On Saturday, April 5th 2014, the members of Rutgers University’s Douglass Black Student Congress (DBSC) put together a formal event known as The Pink Tie Affair. The event was held on the Rutgers University campus in New Brunswick NJ in the Douglass College Center. This event was put together to honor a few powerful women who have battled breast cancer and spread the importance of breast cancer awareness. During the dinner portion, there was a video montage that showed the female students of DBSC speaking out about breast cancer awareness and how crucial it is that women get yearly mammograms and annual breast exams. The event was extremely informative and it got everyone to understand the significance of this disease.

Keynote speaker Dorothy Reed, Sisters Network Representative, was diagnosed with breast cancer 14 years ago. She spoke about her fight with breast cancer and how this disease can happen at any point in a woman’s life. She also stressed the importance of having a great support system and that is what she has been providing through the Sisters Network of Central New Jersey Inc (SNCNJ).

The Sisters Network was founded in 2000 when it was bought to the attention that there was a need for an African American breast cancer support organization in Central New Jersey.  The Sisters Network is an organization designed to give breast cancer patients and survivors. SNCNJ is committed to lowering the high breast cancer mortality rate of African American women through education and awareness.

Followed by a powerful poem selection performed by Rutgers student Justice Heir, two time breast cancer survivor, Lareatha Payne, shared her story.  Payne was diagnosed with cancer 16 years ago. She remained cancer-free for 11 years and then it returned. She shared her story of how the doctors told her that she should prepare for death, but she remained positive and kept laughter in her life to get through it all.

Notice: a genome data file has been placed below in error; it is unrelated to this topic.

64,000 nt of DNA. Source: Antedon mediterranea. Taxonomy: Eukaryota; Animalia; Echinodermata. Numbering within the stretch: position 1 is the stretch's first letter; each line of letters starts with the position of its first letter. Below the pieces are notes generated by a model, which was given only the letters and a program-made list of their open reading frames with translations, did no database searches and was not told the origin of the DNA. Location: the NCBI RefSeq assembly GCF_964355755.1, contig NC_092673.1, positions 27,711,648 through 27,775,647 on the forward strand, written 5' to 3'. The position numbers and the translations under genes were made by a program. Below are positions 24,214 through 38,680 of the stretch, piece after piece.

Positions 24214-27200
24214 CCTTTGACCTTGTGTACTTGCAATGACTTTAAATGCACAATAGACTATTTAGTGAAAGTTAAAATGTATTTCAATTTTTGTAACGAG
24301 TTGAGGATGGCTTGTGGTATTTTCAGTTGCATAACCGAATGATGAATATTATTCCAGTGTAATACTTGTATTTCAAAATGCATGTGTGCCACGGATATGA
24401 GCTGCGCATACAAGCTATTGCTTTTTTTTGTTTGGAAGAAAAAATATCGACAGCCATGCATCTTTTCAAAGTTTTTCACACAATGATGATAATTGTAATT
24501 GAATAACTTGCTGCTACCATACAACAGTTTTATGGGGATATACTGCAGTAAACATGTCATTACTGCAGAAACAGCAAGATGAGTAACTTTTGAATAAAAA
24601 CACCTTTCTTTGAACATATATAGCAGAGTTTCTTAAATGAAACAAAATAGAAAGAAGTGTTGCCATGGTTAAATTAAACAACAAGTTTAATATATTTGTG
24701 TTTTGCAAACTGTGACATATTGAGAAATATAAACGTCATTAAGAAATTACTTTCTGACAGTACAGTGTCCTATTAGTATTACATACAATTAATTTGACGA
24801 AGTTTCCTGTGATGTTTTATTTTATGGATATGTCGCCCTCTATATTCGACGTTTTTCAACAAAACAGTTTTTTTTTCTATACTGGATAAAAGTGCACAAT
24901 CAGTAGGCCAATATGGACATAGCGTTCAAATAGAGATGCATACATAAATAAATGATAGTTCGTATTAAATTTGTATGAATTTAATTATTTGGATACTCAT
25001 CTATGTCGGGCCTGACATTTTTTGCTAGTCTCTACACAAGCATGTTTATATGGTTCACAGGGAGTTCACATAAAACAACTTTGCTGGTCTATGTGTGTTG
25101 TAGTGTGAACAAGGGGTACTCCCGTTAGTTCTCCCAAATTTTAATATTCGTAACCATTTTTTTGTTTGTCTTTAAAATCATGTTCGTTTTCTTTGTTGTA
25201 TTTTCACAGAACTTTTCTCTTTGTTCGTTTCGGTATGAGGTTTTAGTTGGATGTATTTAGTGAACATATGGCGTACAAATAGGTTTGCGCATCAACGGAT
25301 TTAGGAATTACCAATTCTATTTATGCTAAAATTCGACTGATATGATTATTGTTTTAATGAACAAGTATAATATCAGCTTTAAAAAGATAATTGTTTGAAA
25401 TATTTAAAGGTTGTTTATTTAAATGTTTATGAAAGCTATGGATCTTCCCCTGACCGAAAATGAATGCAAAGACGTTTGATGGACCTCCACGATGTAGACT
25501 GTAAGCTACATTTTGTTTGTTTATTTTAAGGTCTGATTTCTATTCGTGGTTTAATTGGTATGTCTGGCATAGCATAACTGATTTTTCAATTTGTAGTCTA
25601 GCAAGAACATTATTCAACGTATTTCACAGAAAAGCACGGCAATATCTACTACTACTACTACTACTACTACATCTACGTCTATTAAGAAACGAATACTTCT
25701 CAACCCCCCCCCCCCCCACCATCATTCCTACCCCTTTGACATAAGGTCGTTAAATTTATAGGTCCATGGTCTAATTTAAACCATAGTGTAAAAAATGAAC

After the very powerful and humorous speech given by Lareatha Payne, there was a Luminary Ceremony. The Luminary ceremony, everyone was given a pink bag and a candle. Everyone was instructed to write the name(s) of women we knew who have had to fight breast cancer. After the names were written on the bags, the candles were placed inside. Everyone was then told to stand around the perimeter of the room in remembrance of those people. There was prayer followed by a moment of silence.

DBSC did an excellent job at putting together such a powerful event. They provided everyone with insight and helpful information. Spreading the word about breast cancer and how important it is for women to take care of their bodies and get checked annually.




Keynote speaker Dorothy Reed sharing her story and speaking about her organization, The Sisters Network of Central New Jersey.



Lareatha Payne sharing her story about her battles with breast cancer. “I started to laugh more and get away from negative people…started to get happiness in my system.” Payne says recalling how she handled breast cancer. Her humor about everything lightened the very sensitive mood in the room and made everyone feel good. She ended with “Keep faith in what you do. Believe in yourself…there are times when I’m feeling down and I look at myself in the mirror and say ‘girl, you look good’




The luminary ceremony/A Walk in her Shoes. Everyone who has ever lost someone to cancer or knows someone who is battling or has fought cancer was asked to stand around the perimeter of the room as the candles that were placed in the pink bags lit up the atmosphere to represent those who passed on. Once everyone was standing, there was a prayer and a moment of silence.

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